European passports for Russian oligarchs will not, however, do much to save all the glitzy stuff from being seized. The eventual focus on the how and why these Russian oligarchs became a part of us and if we must not change this rather unfortunate passportization – as the case of Mr Abramovich already highlights – will, however, provide us with ample opportunity to ponder about the true nature of nationality. And in a liberal and democratic society, the fundamental status of the individual can neither be for sale nor can it be a fiat of nationalistic instincts. Our best hope is thus to take this opportunity and to seriously treat nationality for what it is supposed to be: a legal cipher rooted in the rule of law of the international legal order. That is to say that without a genuine link, nationality is either bound to become meaningless or ultimately undermines the assumption of an international legal order as such. And if you need further proof think not only of the oligarchs as forerunners of a rotten plutocratic global constitutionalism, being the citizens of everywhere where their money is. Rather think of the other side of the coin and the instrumentalization of nationality in the wake of Putin’s dystopia of a “russky mir” (Russian world) that is wherever (perceived and passportized) Russians are and see what it is doing to the Ukraine and the whole international legal order. However dubious this “process of naturalization” may be it clearly shows that nationality as an instance of personal sovereignty that ought to be recognized by all other States, laden with protective rights and obligations for its people on the international plane, must not be conceived as a status that can be instrumentalized at will. Thus, the question just like in good old Nottebohm is, what can possibly count as an underlying genuine link that validates nationality as an instance of sovereignty beyond the territorial confines, allowing a State to bring claims on the international plane?
I have argued elsewhere that at least for the European legal sphere there seems to be a growing understanding that nationality cannot just be what any State makes of it. The European Court of Justice indeed has given us Rottmann, Tjebbes and most recently Wiener Landesregierung and thereby not only dealt a major blow to those believing in an unfettered domaine réservé but in fact assessed the fundamental status under EU law in light of “genuine and regular links” within the society of the respective Member State and the EU at large. At the center of nationality therefore stands the permanent integration of the individual into the society of a Member State. And make no mistake, while the Court may have made these assertions with regard to the loss of Union citizenship, the Court on the basis of the inseparable nature of Union citizenship as a derivative status of nationality in fact has reconfigured the criteria of nationality. As such, Mrs Tjebbes and the other claimants could recover their Dutch nationality ex tunc, and JY in Wiener Landesregierung reacquired her right to be awarded Austrian nationality. Taken together with other instances there is thus hope that nationality – at least for the sphere of the European Union – will (re-)gain its legal denotation that reflects (the prognosis of) an effective and lasting connection of the individual within the society of a State.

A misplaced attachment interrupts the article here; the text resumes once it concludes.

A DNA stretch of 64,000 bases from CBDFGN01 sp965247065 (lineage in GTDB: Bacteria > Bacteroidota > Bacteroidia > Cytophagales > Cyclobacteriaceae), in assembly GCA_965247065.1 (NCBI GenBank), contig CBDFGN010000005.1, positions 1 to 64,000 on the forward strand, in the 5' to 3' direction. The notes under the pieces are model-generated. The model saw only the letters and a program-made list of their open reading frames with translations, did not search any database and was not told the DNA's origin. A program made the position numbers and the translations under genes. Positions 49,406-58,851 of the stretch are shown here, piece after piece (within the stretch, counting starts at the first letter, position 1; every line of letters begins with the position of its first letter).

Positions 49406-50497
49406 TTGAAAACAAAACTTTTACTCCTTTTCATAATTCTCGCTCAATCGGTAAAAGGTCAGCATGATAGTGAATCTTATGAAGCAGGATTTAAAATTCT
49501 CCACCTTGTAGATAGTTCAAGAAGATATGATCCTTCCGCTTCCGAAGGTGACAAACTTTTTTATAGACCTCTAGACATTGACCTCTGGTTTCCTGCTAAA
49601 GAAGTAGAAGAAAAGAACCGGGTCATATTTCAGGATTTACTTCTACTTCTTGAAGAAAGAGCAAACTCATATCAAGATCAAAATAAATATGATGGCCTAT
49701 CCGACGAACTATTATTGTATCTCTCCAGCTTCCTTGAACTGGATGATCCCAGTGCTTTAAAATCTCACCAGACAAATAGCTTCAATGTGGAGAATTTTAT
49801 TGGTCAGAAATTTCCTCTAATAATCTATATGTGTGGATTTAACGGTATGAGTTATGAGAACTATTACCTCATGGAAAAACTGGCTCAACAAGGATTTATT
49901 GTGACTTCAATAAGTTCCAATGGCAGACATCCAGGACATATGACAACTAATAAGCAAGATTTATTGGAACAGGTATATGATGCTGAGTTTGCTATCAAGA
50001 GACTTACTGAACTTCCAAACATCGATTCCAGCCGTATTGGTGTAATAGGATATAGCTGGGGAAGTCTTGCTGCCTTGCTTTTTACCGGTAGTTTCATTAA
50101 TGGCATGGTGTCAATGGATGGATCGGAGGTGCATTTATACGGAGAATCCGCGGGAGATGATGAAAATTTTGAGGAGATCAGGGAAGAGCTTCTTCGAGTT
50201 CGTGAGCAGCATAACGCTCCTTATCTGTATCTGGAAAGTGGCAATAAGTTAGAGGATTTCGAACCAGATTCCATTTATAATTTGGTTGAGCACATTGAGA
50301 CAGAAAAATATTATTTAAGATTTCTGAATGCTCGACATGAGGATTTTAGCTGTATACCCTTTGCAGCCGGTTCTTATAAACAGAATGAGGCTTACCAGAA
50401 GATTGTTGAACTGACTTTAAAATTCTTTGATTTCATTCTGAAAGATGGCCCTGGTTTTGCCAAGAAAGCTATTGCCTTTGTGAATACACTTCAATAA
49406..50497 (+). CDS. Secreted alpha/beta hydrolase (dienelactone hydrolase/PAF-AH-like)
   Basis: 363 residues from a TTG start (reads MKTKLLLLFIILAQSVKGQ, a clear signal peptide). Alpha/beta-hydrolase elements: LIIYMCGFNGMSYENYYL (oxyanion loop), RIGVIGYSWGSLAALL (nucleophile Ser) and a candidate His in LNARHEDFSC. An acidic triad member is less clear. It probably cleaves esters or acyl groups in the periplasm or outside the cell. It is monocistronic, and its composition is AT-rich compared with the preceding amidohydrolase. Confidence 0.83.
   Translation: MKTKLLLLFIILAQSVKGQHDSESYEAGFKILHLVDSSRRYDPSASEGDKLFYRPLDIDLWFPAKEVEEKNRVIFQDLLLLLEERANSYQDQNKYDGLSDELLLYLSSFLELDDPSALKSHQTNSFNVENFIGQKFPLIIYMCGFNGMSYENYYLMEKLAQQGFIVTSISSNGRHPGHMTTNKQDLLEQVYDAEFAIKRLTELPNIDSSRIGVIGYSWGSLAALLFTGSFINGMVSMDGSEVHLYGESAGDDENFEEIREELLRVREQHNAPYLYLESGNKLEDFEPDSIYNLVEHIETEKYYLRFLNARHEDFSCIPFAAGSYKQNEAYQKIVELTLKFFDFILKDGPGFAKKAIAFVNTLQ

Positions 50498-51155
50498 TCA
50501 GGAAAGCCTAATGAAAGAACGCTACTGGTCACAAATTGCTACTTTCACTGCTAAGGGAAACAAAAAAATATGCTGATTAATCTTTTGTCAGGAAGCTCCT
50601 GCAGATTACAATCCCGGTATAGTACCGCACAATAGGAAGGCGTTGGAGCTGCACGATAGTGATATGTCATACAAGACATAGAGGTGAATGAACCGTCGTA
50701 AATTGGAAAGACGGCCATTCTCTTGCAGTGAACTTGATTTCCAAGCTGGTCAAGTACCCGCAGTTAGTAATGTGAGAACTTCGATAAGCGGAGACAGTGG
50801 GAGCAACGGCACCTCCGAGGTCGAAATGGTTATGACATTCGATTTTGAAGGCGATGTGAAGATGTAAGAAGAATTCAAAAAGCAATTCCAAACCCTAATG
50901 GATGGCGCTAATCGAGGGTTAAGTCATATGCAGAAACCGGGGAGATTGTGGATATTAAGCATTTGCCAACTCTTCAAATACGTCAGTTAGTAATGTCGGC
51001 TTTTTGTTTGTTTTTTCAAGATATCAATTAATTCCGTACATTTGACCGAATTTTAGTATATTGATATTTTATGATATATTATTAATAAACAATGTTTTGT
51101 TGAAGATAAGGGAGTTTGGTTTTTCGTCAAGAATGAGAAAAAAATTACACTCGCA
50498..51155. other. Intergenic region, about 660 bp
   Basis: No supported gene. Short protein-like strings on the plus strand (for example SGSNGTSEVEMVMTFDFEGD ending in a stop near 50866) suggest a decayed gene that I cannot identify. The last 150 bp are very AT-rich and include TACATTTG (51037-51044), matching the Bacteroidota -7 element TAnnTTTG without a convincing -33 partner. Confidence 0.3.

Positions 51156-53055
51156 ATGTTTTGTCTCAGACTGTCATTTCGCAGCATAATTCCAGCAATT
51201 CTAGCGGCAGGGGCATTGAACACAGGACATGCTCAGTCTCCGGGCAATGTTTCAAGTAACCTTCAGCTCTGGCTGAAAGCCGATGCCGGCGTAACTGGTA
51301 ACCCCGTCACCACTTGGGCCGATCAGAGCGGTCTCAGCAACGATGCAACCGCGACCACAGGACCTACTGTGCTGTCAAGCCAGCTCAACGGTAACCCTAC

Portugal for its part has announced already a change to its nationality law that would require applicants like Mr Abramovich to additionally prove an effective connection with Portugal. While this, of course, is only a small step it may be seen as another move towards a rationalization of nationality under the larger influence of EU law. The influence of EU law in this sense will not lead to a harmonization of nationality laws, it will not do away with the original sin that also within the European Union there are different States and societies and that our initial belonging is an arbitrary fact of life. It will, however, put pressure on Member States to align their nationality with the social reality of the individual and the fact that our identity is part and parcel of a society that is shaped within a specific legal order. As such the disruptive influence of EU law may not only provide us with a more coherent and factual meaning of nationality as a legal status but more importantly will also stand in the way of an arbitrary instrumentalization of nationality.